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Re: Comments on live-build, vmdebootstrap, bootstrap-vz, and live-wrapper

Hi Sam,

First, thanks for this interesting long post. I've read it all, and it
is a very good read.

I'm however surprised that in your review, you didn't take into account:
- openstack-debian-images (currently the only tool which is officially
building cloud image at http://cdimage.debian.org/cdimage/).
- diskimage-builder

I'm the author of openstack-debian-images. When I wrote it, my goal was
that it would be as minimal as possible, and as hackable as possible. I
had a look at many solutions, and was very much unhappy how much time it
would take to audit the code, and find ways to tweak. Therefore, I
thought that a simple shell script (currently only ~600 lines) was the
best option. Modules and plugins can only drive you so far, and always
increase the complexity. The current version is supposed to support both
Azure and OpenStack, probably it would also work for EC2 too (if someone
tested it). Over the time, we could add more clouds to the script (I'd
love if this happened), though the goal of this script is definitively
*not* modularity (but to be easy to hack by anyone). I will *never*
accept any patch in this script adding unnecessary complexity to the
code, and make it harder to read. Other tools are a better fit for that
kind of approach. I'm very much OK for this tool to continue being
debian-centric, and used mostly (or only?) by the Debian CD team.

On the other side, diskimage-builder does the complete opposite approach
and is really huge. Instead of 600 line of shell script, you end up with
15 000 lines of Python. But then, it has support for all of the
OpenStack options that the infrastructure team (the team from OpenStack
that maintains the CI/CD) needs, and it is very modular. It has the
concept of "elements", which you can write separately, and then add to
an image. I'd suggest reading through the doc here:

As much as I can read from your message, bootstrap-vz and vmdebootstrap
are in the between of these 2 tools.

I'd very much love to read you about auditing diskimage-builder. FYI, I
maintain it in Debian (under the PKG OpenStack umbrella), but I haven't
update it in a while. If we decided to choose it, I'd be more actively
maintaining it.

Now, a bit of in-line response if you permit me.

On 08/16/2016 05:56 PM, Sam Hartman wrote:
> In this discussion I'm focusing on the needs of custom images.  We've
> all agreed that a robust and flexible approach for custom images is an
> important goal of our cloud (and presumably live) efforts.

Robust, definitively. Flexible, I'm not so sure, it depends what you
mean behind this. For me, what's important is "hackability", I'm not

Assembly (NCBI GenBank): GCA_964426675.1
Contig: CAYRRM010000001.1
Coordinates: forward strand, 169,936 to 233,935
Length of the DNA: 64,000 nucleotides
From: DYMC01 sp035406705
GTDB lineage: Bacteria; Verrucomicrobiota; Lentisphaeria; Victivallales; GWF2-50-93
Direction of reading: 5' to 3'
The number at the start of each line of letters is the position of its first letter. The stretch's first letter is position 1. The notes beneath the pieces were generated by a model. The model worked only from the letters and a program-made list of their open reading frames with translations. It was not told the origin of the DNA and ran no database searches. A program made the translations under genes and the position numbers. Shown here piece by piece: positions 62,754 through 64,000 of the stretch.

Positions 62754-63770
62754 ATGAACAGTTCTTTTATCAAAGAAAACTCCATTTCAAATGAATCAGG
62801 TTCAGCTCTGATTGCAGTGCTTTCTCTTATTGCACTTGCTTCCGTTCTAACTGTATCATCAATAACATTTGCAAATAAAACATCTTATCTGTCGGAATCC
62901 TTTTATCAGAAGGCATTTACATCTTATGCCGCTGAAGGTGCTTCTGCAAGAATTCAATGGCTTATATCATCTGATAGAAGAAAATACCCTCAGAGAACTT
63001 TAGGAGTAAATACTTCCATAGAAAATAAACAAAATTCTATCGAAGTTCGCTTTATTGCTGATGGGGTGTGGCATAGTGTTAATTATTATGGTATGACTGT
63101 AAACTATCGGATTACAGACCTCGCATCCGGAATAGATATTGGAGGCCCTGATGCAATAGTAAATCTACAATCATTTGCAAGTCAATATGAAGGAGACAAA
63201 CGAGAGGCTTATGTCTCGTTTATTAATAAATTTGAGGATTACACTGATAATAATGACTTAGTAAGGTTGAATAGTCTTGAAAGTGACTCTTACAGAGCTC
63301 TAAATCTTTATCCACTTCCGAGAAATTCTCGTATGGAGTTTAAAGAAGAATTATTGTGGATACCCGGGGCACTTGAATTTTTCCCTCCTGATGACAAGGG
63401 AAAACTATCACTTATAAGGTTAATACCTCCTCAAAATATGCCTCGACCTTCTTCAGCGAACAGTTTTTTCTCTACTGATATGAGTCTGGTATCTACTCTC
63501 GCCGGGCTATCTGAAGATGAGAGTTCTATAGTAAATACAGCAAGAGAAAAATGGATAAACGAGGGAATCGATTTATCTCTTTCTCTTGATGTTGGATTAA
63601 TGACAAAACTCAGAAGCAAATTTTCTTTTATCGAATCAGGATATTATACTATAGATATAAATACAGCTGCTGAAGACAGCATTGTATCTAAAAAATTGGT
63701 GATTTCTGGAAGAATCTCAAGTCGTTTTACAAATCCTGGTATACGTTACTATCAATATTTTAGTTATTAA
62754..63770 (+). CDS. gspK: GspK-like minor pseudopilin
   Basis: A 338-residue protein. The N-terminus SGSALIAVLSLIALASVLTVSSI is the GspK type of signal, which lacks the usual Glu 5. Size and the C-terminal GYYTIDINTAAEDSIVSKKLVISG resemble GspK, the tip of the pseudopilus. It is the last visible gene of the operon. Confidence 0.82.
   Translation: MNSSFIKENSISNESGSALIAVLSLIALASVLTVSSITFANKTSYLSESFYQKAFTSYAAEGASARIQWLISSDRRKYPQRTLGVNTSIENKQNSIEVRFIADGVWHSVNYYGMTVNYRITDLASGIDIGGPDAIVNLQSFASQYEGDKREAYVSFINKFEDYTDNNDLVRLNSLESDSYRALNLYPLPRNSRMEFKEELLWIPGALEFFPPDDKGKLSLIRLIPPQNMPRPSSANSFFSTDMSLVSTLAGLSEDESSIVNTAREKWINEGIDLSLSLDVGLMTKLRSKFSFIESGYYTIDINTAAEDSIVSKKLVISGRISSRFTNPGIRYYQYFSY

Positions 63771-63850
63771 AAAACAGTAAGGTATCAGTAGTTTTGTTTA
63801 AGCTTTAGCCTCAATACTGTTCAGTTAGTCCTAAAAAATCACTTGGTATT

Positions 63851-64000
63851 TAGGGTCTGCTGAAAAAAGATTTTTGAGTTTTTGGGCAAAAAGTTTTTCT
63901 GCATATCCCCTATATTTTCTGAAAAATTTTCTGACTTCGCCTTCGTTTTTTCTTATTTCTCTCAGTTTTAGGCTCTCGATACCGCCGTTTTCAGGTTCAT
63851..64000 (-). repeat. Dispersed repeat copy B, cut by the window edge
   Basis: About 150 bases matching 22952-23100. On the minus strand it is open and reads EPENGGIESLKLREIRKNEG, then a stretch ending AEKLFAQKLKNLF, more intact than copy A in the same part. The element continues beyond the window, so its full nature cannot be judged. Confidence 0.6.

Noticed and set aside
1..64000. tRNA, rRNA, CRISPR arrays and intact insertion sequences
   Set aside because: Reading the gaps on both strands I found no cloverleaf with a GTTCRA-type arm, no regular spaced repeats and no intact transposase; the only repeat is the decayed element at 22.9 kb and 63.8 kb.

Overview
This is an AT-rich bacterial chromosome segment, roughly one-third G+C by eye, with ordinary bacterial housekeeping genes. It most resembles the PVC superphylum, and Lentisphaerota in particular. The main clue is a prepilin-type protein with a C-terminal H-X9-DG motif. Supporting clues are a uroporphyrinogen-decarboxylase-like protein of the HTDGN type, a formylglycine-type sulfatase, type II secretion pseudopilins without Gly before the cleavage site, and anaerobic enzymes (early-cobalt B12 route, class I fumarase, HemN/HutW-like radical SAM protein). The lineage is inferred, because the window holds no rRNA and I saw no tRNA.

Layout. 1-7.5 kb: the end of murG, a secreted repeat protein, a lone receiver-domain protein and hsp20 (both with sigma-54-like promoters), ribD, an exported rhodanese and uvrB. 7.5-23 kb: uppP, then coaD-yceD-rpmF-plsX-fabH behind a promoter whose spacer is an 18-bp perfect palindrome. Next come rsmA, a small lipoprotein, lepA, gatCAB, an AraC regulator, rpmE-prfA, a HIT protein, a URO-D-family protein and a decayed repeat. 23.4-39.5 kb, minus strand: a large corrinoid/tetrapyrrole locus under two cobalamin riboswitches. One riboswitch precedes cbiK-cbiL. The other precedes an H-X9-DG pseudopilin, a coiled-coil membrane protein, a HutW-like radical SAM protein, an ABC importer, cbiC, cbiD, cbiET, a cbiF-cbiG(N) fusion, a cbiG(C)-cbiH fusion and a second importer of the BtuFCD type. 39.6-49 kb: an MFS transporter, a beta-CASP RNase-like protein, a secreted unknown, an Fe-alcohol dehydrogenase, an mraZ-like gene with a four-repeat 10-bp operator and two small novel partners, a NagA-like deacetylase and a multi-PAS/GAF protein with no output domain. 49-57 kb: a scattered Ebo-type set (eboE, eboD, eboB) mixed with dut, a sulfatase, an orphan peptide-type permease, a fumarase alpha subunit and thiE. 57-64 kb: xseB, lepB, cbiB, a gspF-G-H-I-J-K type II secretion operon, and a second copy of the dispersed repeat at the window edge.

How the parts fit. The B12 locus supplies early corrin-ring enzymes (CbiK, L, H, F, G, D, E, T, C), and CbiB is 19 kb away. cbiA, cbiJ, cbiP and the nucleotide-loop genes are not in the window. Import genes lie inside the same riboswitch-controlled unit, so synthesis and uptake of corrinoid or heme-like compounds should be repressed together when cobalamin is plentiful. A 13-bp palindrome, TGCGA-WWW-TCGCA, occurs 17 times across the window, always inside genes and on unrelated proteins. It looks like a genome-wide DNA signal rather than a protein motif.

sure that's the same thing.

>                               live-wrapper
>                               bootstrap-vz
> Bootstrap-vz failed to meet my needs in two important ways.  First, I
> found it too difficult to audit how an image I would create with
> bootstrap-vz  would iffer from what I'd get debootstrapping something by
> hand.  That is, I found that I could not trust the changes bootstrap-vz
> might introduce for me.  I'd end up needing to  read most of the code to
> evaluate this, because it seems like a major goal of the design is to
> make those sorts of tweaks easy.

I 100% agree with the above. Being able to hack into the too is super

>                                Live Build
> Unfortunately, Live Build has some significant disadvantages.  It's
> written in shell.  It is a triumph of modular shell programming.  I
> found that given time, I was able to understand an debug it: given how
> complex the shell scripts are, that says something very positive.  I
> found that even when some of what it wanted to do wasn't right for my
> needs, code reuse was possible.  Between the phase commands, function
> libraries and similar, lots of thought was put into modularity.
> However, triumph of modular shell programming though it is, it IS ALL
> SHELL.  There's only so modular a shell script can be.  There weren't
> really objects—and while yes, I know that you can do object-oriented
> shell, it doesn't make things better.

There's one huge advantage of shell scripting though: everyone knows it.
I'm specifically thinking about system administrator. Not all of them
will know Python.

> Live Build doesn't do a good job at things that aren't live systems.
> You can do some things by selecting plain as the root filesystem, and
> hdd as the image type, but I seem to recall that doesn't end up
> working.  I ended up using only part of the typical chain (lb
> bootstrap&&lb chroot rather than lb build, then writing my own short
> script to make the image).

By discussing with Daniel, I'm sure it's possible to do things with "lb
build". It's also worse nothing that Ubuntu was (or still is?) using
live-build for its official images.

> Do EC2 eimages really need to be built in an EBS volume?  Would it be
> good enough to copy them there after, building in a loop file like
> everything else until that moment?

Well, it's been about a year I'm asking that someone tests the openstack
images on EC2:

IMO, they should "just work" out of the box. The jessie one though
should only work on HVM though.

Could someone really take the time to test?


Thomas Goirand (zigo)

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